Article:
Spectroscopy-06-01-2016

Spectroscopy

This column addresses the issue of degrees of freedom (df) for regression models. The use of smaller degrees of freedom (df) (e.g., n or n-1) underestimates the size of the standard error; and possibly the larger df (e.g., n-k-1) overestimates the size of the standard deviation. It seems one should use the same df for both SEE and SECV, but what is a clear statistical explanation for selecting the appropriate df? It is a good time to raise this question once again and it seems there is some confusion among experts about the use of df for the various calibration and prediction situations - the standard error parameters should be comparable and are related to the total independent samples, data channels containing information (i.e., wavelengths or wavenumbers), and number of factors or terms in the regression. By convention everyone could just choose a definition but is there a more correct one that should be verified and discussed for each case? The problem with this subject is in computing the standard deviation using different df without a more rigorous explanation and then putting an over emphasis on the actual number derived for SEE and SECV, rather than on using properly computed confidence intervals. Note that confidence limit computations for standard error have been discussed previously and are routinely derived in standard statistical texts (4).

Recent advances in instrumentation have enabled new forms of vibrational chemical imaging, including discrete frequency infrared (DFIR) microscopy and stimulated Raman scattering (SRS) microscopy. These technologies may represent a fundamental shift in how we approach spectroscopic imaging: rather than collecting full spectra which contain redundant information, measuring a few important spectral frequencies may enable significant gains in speed, throughput, signal to noise ratio, and/or image quality. For infrared microscopy, these advantages may be compounded by High Definition IR microscopy. Here we discuss recent advances in infrared and nonlinear Raman imaging through the lens of 'discrete frequency' approaches, including several examples of applications and critical issues in instrumentation that are likely to be dominating research themes in the near future.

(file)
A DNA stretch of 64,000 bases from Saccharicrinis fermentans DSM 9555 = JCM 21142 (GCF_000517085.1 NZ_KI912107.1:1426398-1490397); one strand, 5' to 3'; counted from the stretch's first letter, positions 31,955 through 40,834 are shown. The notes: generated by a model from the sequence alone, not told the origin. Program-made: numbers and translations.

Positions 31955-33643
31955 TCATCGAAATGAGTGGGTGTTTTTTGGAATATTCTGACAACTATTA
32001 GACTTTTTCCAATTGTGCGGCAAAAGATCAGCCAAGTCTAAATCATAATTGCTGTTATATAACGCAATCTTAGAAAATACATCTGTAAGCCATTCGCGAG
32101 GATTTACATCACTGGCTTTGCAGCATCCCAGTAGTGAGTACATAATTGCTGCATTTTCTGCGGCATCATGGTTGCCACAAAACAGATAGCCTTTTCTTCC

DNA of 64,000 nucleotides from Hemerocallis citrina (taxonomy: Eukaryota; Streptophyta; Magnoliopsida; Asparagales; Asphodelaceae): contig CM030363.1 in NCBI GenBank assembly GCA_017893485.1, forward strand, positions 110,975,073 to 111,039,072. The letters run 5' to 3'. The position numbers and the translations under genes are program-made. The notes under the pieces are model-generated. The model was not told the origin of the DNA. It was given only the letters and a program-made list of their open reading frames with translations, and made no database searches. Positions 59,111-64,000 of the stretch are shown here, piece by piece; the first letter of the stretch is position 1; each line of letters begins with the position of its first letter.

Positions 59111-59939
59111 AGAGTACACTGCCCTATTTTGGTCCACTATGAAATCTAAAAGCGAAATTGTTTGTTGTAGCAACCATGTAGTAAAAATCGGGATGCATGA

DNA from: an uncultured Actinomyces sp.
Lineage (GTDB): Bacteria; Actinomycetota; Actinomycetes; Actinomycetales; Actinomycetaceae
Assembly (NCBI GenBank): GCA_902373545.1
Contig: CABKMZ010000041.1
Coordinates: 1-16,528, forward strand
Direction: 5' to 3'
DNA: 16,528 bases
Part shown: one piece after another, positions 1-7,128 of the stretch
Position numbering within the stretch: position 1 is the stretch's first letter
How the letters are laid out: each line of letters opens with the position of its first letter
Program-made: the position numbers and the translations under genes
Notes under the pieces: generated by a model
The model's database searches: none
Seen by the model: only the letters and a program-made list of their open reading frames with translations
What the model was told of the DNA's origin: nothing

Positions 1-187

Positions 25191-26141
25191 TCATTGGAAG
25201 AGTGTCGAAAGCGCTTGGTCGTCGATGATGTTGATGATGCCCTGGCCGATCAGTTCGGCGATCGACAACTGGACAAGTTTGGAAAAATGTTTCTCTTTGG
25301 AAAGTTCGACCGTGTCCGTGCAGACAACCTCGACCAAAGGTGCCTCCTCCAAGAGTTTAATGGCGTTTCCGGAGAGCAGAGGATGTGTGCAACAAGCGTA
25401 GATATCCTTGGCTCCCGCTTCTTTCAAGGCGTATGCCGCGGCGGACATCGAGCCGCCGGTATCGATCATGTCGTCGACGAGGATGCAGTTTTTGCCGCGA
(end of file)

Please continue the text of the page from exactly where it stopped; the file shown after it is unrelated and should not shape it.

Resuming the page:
Spectroscopy
Lasers and Optics Interface

June 01, 2016

Vassilia Zorba of Lawrence Berkeley National Laboratory in Berkeley, California, discusses what her studies have revealed about the mechanisms of plasma emission at small scales and what she has found when applying femtosecond LIBS to the study of advanced battery materials.

Spectroscopy Spotlight
Spectroscopy

June 01, 2016

Inductively coupled plasma (ICP), coupled with optical emission spectroscopy (OES) and mass spectrometry (MS), has seen a lot of recent growth for the direct analysis of organic samples such as petroleum and biofuels. José-Luis Todolí of the University of Alicante in Spain talks about his work to improve the analytical figures of merit in ICP-OES and ICP-MS in these analyses.

Spectroscopy
Application Notes (Advertising Content)

June 01, 2016

Miniature X-ray sources reached the development level that is appropriate for their use in the handheld and portable X-Ray diffraction (XRD) instruments. This note describes the application of X-ray sources for the residual stress measurements using XRD.

Spectroscopy

Spectrochemical analysis is a comparative technique; therefore, unknown samples are best analyzed against reference materials of similar composition.

Issue PDF
Spectroscopy

June 01, 2016

Click the title above to open the Spectroscopy June 2016 regular issue, Vol 31 No 6, in an interactive PDF format.